Marius Milner, Google Wi-Fi snooping: Assessing the disturbing FCC report on the company’s Street View program.

Is It Time To Stop Trusting Google?

Is It Time To Stop Trusting Google?

Innovation, the Internet, gadgets, and more.
May 1 2012 7:20 PM

Is It Time To Stop Trusting Google?

Inside the disturbing FCC report on the company’s Street View snooping.

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I don’t think theory No. 3 is correct. While Milner believed his data might be useful for the company someday, the record suggests that his managers and colleagues weren’t all that interested. They never looked at the information he collected and they didn’t build any programs that depended on it. Moreover, collecting snippets of random people’s Internet surfing habits doesn’t seem like a very Google-y thing to do. Sure, Google exists to collect and analyze the world’s information, but it tries to do so in a systematic manner. Milner’s idea strikes me as too hacky and inelegant to have been a corporate-sanctioned project.

On the other hand, blaming Milner alone—theory No. 1—also seems a stretch. Google hires some of the smartest engineers in the world. The thought that every one of Milner’s colleagues might have missed his massive data-collection scheme—and that they only saw what was really going on when regulators discovered it—strains belief. What’s more, it’s telling that Milner still works at Google. (He is now a software engineer at its subsidiary YouTube.) Google declined to discuss personnel matters with me, but if its worst privacy scandal had been the work of one guy alone, you’d imagine that the company would have pushed him out.

That leaves us with theory No. 2: Snooping was Milner’s idea, and even if his colleagues didn’t think it was something the company should do, they also didn’t consider it a very big deal. If you believe this framing, the Street View scandal was a collective failure, a mistake that began with Milner but for which the entire company was culpable.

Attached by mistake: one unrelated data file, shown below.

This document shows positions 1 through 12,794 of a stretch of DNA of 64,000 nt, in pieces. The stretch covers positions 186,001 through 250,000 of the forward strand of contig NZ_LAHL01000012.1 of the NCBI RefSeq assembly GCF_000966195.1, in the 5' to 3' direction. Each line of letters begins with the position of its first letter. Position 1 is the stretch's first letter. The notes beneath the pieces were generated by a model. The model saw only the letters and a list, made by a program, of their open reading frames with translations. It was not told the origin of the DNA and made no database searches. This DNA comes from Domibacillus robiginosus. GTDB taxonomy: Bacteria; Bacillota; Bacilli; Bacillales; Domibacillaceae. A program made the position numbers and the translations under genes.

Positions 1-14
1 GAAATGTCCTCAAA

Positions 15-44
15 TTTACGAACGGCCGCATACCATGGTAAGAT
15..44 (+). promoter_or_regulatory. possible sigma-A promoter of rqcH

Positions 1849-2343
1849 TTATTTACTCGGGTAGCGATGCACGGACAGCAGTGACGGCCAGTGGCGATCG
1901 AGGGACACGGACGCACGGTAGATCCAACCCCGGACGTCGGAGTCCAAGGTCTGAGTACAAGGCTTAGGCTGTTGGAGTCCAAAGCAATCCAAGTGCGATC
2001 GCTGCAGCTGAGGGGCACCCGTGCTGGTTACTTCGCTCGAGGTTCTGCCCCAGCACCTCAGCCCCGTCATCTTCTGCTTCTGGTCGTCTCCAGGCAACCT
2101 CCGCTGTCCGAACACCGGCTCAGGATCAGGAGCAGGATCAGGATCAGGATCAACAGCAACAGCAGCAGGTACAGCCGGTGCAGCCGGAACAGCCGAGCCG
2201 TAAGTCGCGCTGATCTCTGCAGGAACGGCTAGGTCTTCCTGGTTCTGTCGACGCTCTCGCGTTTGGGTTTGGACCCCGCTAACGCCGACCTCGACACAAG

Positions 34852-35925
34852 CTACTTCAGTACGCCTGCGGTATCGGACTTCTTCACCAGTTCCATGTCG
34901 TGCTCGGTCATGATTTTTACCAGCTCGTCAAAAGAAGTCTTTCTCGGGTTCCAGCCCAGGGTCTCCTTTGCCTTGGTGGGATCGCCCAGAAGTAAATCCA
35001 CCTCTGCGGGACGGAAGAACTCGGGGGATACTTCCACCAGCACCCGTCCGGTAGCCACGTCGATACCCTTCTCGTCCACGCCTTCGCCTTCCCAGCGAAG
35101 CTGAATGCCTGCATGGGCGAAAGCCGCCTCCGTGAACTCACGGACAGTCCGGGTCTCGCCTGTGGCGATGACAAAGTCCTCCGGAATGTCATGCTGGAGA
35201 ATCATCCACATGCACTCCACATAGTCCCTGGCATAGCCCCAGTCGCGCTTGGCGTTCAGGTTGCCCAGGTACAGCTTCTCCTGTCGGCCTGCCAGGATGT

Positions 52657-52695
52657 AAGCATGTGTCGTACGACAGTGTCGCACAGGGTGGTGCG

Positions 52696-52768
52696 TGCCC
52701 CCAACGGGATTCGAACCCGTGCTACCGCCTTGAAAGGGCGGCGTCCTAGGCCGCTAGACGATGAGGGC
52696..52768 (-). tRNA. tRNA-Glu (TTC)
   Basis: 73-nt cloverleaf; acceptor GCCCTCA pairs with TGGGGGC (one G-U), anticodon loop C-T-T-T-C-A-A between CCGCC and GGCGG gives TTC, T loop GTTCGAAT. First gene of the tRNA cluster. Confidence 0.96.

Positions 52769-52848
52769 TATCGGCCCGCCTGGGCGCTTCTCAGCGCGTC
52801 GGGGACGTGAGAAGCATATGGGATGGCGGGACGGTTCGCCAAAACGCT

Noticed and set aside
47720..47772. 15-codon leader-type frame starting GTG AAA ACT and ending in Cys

Google seems to share this view. The company did in fact overhaul its internal policies after the scandal, making sure all engineers and managers are familiar with Google’s privacy principles, which promise that the firm will always be transparent about the data it collects. Now, new Google engineers must take courses on protecting users’ privacy, and managers must constantly investigate and report how their teams are handling user data.

I’m gratified by the changes Google made to its privacy systems after the Street View probe. But it’s hard to know if its response will be enough. In part, that’s because Google is still not being as transparent as it should be about how the Street View spying case arose. The company declined my request—and those of other reporters—to discuss the story on the record. “We hope that we can now put this matter behind us,” it said in a statement.

My theory about the case is based on what Google told the FCC, but I have doubts that the FCC’s report tells the full story. That’s because, as the FCC makes clear, Google stymied regulators’ attempts to look into the Street View snooping. Over the course of nine months, investigators repeatedly asked Google to produce all its information and correspondence about Street View, and Google repeatedly delayed doing so. As the FCC says:

Although a world leader in digital search capability, Google took the position that searching its employees email “would be a time-consuming and burdensome task.” Similarly, in response to the [FCC Enforcement Bureau’s] directives to identify the individuals responsible for authorizing the company’s collection of Wi-Fi data, as well as any employees who had reviewed or analyzed Wi-Fi communications collected by the company, Google unilaterally determined that to do so would “serve no useful purpose.”

Google denies delaying the investigation, and the company eventually provided the FCC with more detail about the Street View plan. The commission determined that Google’s actions weren’t technically illegal—the company snooped on unencrypted wireless data, which isn’t prohibited by the Wiretap Act—but it issued a fine to the company for its efforts to delay the investigation. That fine was $25,000—or, as ProPublica pointed out, the amount of money the firm makes in 68 seconds.

I’ve long trusted and admired Google. I use its services to store and organize my most personal data, including my email, contacts, bookmarks, Web history, and calendar. The Street View scandal hasn’t destroyed my trust in the company, but after reading the report, I no longer trust it implicitly. Even in the best-case scenario, someone at Google thought it would be a good idea to insert code that spies on the world, and no one else noticed. It doesn’t inspire my confidence that, a far as anyone from the outside can tell, anything has happened to the people who perpetrated this.

How do we know some similar rogue program isn’t operating in Gmail, Chrome, or Android? I don’t think it is. But after what happened with Street View, how can we be sure?

Farhad Manjoo is a technology columnist for the New York Times and the author of True Enough.